Last Updated on September 24, 2020

Canada’s federal government has reaffirmed its commitment to immigration as ‘a driver of economic growth’ during the recovery from the coronavirus crisis.

In the Speech from the Throne to open a new session of parliament on September 23, Governor General Julie Payette said immigration helps ‘keep Canada competitive on the world stage’.

The speech was the clearest indication yet that Ottawa plans to ramp up immigration levels once pandemic-related travel restrictions can be lifted.

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All eyes now are on Prime Minister Justin Trudeau’s mandate letter to Immigration Minister Marco Mendicino, outlining the Liberal action plan for the coming months.

Mendicino must also deliver a new immigration levels plan to parliament, set to take place in late October or early November.

“Immigration remains a driver of Canada’s economic growth,” Payette said on Wednesday. 

She added: “As part of both the short-term economic recovery and a long-term plan for growth, the government will leverage the advantage we have on immigration to keep Canada competitive on the world stage.”

Video: Watch the Speech from the Throne

The speech came at a time when Canadians are nervously watching case numbers amid the start of the second wave of COVID-19.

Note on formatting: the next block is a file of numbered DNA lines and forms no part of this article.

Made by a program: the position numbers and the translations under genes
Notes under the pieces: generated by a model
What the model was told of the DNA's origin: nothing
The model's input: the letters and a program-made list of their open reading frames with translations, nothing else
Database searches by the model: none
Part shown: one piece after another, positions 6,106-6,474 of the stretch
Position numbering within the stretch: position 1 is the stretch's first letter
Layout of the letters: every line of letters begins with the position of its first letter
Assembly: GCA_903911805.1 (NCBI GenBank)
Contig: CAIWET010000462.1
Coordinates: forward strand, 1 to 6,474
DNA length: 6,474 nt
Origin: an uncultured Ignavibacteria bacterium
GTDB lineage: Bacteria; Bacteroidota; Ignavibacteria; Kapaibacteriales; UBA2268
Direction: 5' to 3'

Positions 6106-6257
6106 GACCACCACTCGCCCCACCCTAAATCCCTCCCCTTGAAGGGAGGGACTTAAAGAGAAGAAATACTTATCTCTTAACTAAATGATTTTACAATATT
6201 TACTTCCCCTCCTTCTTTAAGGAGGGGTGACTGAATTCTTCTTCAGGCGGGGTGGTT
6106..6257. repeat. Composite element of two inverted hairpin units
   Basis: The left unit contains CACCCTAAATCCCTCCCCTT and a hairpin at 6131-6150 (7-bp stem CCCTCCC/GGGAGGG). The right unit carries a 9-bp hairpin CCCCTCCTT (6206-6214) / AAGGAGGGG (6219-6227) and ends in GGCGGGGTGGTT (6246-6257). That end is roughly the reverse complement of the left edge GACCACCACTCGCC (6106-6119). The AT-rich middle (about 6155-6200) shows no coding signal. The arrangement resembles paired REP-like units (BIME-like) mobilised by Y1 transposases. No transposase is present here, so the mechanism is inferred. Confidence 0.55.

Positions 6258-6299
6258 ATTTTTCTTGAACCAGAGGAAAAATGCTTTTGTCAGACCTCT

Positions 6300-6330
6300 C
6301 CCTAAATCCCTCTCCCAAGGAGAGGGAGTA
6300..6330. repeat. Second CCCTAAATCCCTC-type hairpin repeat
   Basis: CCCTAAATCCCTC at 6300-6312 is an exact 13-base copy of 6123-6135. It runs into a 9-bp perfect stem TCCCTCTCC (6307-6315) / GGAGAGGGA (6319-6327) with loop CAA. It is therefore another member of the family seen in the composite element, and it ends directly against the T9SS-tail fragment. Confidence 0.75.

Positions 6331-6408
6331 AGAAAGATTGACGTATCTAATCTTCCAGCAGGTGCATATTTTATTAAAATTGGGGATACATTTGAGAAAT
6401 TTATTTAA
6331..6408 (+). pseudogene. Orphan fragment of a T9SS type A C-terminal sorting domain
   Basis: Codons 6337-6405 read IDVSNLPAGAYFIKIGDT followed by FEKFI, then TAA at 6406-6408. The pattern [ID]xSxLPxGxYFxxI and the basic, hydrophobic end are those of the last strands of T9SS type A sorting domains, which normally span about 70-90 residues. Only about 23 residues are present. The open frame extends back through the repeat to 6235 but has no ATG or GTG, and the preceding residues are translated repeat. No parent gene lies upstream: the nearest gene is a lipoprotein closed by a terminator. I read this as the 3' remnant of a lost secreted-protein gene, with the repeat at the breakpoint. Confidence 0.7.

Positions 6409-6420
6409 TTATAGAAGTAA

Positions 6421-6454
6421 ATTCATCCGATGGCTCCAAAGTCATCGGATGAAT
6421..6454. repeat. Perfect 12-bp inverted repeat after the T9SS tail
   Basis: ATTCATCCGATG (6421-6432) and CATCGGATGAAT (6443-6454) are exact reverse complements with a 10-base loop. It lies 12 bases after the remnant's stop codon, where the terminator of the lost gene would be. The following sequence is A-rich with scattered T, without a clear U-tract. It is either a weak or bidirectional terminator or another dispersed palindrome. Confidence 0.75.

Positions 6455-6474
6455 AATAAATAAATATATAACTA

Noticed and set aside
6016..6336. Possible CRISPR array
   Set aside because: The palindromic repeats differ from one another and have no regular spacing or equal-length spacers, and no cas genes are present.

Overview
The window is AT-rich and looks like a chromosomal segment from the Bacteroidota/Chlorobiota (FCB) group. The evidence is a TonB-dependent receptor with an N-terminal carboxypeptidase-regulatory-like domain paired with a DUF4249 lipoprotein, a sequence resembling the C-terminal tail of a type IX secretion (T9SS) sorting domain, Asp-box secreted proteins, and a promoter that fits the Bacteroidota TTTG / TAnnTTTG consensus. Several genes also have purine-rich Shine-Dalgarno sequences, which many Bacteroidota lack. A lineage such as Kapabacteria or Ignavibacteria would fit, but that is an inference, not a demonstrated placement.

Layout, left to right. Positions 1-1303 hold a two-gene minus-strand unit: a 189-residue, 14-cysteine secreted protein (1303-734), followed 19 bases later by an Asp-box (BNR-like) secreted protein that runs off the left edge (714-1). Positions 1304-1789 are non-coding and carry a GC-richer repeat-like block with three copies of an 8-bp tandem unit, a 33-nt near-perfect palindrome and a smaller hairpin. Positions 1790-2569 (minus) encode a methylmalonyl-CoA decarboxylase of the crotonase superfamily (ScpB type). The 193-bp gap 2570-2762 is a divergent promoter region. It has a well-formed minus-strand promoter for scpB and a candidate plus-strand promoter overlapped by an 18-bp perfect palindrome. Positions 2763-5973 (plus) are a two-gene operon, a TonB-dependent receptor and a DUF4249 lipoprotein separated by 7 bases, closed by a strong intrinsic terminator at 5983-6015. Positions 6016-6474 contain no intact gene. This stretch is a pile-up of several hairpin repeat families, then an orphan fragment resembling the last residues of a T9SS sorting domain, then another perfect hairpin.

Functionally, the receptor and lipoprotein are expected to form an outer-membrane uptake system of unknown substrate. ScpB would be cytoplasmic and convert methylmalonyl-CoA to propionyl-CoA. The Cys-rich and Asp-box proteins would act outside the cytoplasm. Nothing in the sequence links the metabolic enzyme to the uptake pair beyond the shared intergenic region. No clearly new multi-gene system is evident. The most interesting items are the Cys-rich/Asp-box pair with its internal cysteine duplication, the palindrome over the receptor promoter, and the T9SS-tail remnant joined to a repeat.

Canada’s plan to welcome 342,000 new immigrants in 2020 has been decimated by the crisis, reducing the number of new permanent residents to 117,000 as of the end of July, compared to the 197,000 welcomed in the first seven months of 2019.

With case numbers rising in Canada again, it is unlikely international travel restrictions – including the closure of the Canada-U.S. border – will be lifted any time soon.

It means immigration levels are likely to be significantly below the plan laid out by Mendicino in early March, just days before the full-scale health crisis took hold in Canada.

But, where countries like the U.S. have used the pandemic as a reason to clamp down on immigration, Canada has remained as open as possible.

‘An Opportunity’

Payette described the current global climate as ‘an opportunity’. 

“With other countries rejecting global talent that could help their economy, Canada has an opportunity as we recover to become the world’s top destination for talent, capital, and jobs,” she told parliament. 

“When people choose Canada, help build Canada, and make sacrifices in support of Canada, we should make it easier for them to formally become Canadian.”

Much of the central content of Trudeau’s previous mandate letter to Mendicino has been delayed by the COVID-19 pandemic.

The Liberals had grand plans to introduce a Municipal Nominee Program and abolish the Canadian citizenship fee, but neither has come to fruition thus far.

How far they have been pushed down the agenda will becoming clear as Ottawa sets out its immigration plan in the coming months.

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